Q: The low-voltage circuit breakers are also of interest - again can you share more information on the type of graphene and its effect? How close are such devices to actual deployment at commercial electric grids?
Graphene, in the form of a metal-graphene composite coating, is used to modify components of the mechanical drive system of the LV circuit breaker. The graphene-based coatings provide self-lubrication and hence eliminate the need for problematic grease lubrication. The mechanical drive system controls the opening and closing operation of the breaker contacts, which need to act instantly (within milliseconds) and fast (up to 10 m/s).
The role of graphene is in the metal-graphene composite and is mainly to provide low friction (lubrication), mechanical robustness (low wear) and oxidation resistance (environmental stability). The type of graphene used is proprietary information. It is specifically designed for use in the electroplating-based large-scale production process, developed within the project to produce the metal-graphene composite coatings on the breaker components. During spring, full-scale prototype tests are planned and if successful, further productification activities related to supply-chain, large-scale production, marketing, IP and other business-related actions will unfold. It is therefore difficult to say when the expected market introduction will take place, but it is anticipated that this will be in a couple of years from now.
More details on the CircuitBreakers project can be found here: Graphene applications: Circuitbreakers | Graphene Flagship.
Q: Now we turn to Jari Kinaret, Professor of Physics at the Chalmers University of Technology and Director of the Graphene Flagship. How do you see graphene taking a meaningful role in Europe's Energy crisis and climate initiatives?
Graphene has outstanding properties that make it an attractive material for use in various high-impact, sustainable applications. In view of Europe’s ongoing energy crisis, coupled with the European Union’s commitment to addressing climate change and environmental degradation – as exemplified by the European Green Deal – exploring graphene’s potential and making use of its applications is more important than ever.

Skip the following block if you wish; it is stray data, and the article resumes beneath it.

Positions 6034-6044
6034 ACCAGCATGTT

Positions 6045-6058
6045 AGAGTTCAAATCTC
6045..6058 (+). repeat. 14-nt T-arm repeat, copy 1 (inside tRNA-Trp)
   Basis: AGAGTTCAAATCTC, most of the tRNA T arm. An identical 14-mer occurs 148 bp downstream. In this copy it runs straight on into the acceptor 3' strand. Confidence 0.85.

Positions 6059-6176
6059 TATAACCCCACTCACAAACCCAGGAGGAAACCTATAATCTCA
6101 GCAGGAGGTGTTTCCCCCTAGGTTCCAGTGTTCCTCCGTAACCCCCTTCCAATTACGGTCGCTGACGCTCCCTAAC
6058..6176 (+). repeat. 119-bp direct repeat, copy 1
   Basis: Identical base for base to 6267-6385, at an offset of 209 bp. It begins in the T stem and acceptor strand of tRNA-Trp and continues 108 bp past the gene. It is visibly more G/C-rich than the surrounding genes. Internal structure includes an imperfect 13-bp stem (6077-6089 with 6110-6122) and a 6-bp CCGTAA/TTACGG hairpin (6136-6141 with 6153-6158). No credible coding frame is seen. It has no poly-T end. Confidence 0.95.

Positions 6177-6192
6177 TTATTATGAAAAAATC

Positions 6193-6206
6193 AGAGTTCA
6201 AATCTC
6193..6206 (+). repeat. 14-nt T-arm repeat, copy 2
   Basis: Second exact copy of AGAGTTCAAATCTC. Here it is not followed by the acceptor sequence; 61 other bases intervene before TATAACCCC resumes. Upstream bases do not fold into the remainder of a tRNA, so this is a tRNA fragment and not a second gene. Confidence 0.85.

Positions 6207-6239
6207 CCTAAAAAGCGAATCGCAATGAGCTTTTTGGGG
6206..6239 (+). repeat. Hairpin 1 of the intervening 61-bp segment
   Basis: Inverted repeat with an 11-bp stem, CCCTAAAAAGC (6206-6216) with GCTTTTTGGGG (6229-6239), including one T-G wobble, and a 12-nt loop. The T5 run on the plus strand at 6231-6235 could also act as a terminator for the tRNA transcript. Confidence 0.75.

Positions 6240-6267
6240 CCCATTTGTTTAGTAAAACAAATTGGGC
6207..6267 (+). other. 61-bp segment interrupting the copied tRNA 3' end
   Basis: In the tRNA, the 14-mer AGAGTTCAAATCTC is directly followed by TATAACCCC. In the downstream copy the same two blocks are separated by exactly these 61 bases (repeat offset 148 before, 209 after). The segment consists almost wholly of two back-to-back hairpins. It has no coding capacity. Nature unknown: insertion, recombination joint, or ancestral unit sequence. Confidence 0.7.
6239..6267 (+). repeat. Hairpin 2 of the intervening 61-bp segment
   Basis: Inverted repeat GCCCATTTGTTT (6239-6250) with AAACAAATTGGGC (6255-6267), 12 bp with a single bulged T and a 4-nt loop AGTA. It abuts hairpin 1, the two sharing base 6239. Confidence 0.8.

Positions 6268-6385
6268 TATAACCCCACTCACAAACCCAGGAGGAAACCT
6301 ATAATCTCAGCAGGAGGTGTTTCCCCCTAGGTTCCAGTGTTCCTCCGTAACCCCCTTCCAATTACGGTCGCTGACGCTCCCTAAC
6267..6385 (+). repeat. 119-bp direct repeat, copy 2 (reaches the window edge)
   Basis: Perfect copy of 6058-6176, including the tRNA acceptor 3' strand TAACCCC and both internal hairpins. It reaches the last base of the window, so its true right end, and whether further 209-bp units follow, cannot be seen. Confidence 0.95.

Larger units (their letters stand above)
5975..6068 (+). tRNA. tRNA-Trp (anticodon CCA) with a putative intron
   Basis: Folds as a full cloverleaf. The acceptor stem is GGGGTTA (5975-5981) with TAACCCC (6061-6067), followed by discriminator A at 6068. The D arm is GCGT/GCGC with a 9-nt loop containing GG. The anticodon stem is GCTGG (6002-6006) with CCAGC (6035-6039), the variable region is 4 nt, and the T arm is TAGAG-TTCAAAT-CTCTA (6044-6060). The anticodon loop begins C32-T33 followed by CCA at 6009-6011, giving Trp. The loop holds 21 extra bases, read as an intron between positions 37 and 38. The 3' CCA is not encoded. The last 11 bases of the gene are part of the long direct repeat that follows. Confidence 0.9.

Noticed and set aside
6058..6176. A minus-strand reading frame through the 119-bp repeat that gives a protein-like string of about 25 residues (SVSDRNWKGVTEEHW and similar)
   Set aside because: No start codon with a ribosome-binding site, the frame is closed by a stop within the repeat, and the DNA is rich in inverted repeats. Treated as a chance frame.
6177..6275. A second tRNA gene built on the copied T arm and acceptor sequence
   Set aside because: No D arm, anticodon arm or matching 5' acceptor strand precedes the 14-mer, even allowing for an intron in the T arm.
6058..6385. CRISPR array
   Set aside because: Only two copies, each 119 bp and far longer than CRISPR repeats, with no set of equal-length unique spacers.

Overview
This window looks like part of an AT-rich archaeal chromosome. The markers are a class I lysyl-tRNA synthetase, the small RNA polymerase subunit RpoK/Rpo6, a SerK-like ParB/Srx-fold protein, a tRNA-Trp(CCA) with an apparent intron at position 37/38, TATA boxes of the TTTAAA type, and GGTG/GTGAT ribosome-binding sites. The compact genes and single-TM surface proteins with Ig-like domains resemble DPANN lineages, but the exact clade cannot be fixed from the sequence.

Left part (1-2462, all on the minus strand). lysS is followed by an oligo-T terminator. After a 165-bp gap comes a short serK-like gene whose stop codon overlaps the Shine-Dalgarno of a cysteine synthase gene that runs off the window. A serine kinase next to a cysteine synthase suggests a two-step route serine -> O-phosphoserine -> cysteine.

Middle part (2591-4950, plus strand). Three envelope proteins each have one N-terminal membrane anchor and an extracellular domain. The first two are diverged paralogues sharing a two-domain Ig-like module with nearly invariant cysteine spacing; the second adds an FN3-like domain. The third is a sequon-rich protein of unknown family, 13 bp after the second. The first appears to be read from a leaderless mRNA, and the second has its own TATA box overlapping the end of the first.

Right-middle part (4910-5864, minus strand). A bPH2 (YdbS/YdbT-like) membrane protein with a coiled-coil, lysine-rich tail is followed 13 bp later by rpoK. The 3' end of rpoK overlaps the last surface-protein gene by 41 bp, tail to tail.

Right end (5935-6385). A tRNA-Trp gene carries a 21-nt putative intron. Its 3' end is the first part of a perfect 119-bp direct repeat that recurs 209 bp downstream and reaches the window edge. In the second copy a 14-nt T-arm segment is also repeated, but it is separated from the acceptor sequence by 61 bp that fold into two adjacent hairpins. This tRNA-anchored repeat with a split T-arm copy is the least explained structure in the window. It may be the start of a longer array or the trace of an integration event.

Some key examples of how graphene can play a meaningful role in Europe’s energy sector and in moving towards its sustainability goals include:
- It can be used to create batteries with longer lifespans. The Graphene Enabled High-Energy Batteries for Automotive Applications (GrEEnBat) project aims to create a working battery module for automotive applications by using silicon-graphene composite anodes in lithium-ion batteries (LIBs) and is showing some promising results. It aims to create more cost-effective batteries with more charge cycles, longer lifespan, faster recharging, and higher energy density.
- It can be used to make higher-efficiency solar panels. The GRAPES project, which works on combining silicon solar cells with perovskite solar cells, is paving the way for low-cost, highly efficient photovoltaic energy, surpassing the limits of silicon based cells.
Q: Graphene has been a huge promise for many years, how do you see the current state-of-the-art in graphene research? What kind of initiatives and areas are in focus?
Part of what makes graphene exciting is that it has a wide range of applications that have the potential to positively impact sectors ranging from health to transport, to sanitation, to energy. Some initiatives are further along than others, however, they are unified by the fact that they hold a lot of promise. There is still so much to explore in the context of graphene.